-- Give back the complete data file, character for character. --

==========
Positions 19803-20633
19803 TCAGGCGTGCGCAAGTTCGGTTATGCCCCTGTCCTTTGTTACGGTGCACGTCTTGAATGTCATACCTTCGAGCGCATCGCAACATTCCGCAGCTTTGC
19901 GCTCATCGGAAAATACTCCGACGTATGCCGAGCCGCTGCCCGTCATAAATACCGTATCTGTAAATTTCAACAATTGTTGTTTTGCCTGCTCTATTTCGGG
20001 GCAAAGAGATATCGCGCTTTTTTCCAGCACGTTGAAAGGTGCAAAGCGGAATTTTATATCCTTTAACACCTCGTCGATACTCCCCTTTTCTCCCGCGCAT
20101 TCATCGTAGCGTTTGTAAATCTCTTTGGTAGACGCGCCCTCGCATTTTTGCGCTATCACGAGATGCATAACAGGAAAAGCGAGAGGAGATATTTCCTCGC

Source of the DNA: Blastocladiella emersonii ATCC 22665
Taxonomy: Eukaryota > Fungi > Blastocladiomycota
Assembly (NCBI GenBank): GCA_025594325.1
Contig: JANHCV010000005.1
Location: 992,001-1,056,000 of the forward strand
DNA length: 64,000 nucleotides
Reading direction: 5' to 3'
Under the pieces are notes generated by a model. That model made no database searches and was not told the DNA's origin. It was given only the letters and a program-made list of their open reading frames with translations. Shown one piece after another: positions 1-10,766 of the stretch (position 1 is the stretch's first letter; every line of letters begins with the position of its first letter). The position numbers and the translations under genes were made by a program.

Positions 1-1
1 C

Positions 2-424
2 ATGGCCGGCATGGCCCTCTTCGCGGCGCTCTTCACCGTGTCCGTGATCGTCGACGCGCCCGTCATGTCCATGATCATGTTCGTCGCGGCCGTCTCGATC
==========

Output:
Positions 19803-20633
19803 TCAGGCGTGCGCAAGTTCGGTTATGCCCCTGTCCTTTGTTACGGTGCACGTCTTGAATGTCATACCTTCGAGCGCATCGCAACATTCCGCAGCTTTGC
19901 GCTCATCGGAAAATACTCCGACGTATGCCGAGCCGCTGCCCGTCATAAATACCGTATCTGTAAATTTCAACAATTGTTGTTTTGCCTGCTCTATTTCGGG
20001 GCAAAGAGATATCGCGCTTTTTTCCAGCACGTTGAAAGGTGCAAAGCGGAATTTTATATCCTTTAACACCTCGTCGATACTCCCCTTTTCTCCCGCGCAT
20101 TCATCGTAGCGTTTGTAAATCTCTTTGGTAGACGCGCCCTCGCATTTTTGCGCTATCACGAGATGCATAACAGGAAAAGCGAGAGGAGATATTTCCTCGC

Source of the DNA: Blastocladiella emersonii ATCC 22665
Taxonomy: Eukaryota > Fungi > Blastocladiomycota
Assembly (NCBI GenBank): GCA_025594325.1
Contig: JANHCV010000005.1
Location: 992,001-1,056,000 of the forward strand
DNA length: 64,000 nucleotides
Reading direction: 5' to 3'
Under the pieces are notes generated by a model. That model made no database searches and was not told the DNA's origin. It was given only the letters and a program-made list of their open reading frames with translations. Shown one piece after another: positions 1-10,766 of the stretch (position 1 is the stretch's first letter; every line of letters begins with the position of its first letter). The position numbers and the translations under genes were made by a program.

Positions 1-1
1 C

Positions 2-424
2 ATGGCCGGCATGGCCCTCTTCGCGGCGCTCTTCACCGTGTCCGTGATCGTCGACGCGCCCGTCATGTCCATGATCATGTTCGTCGCGGCCGTCTCGATC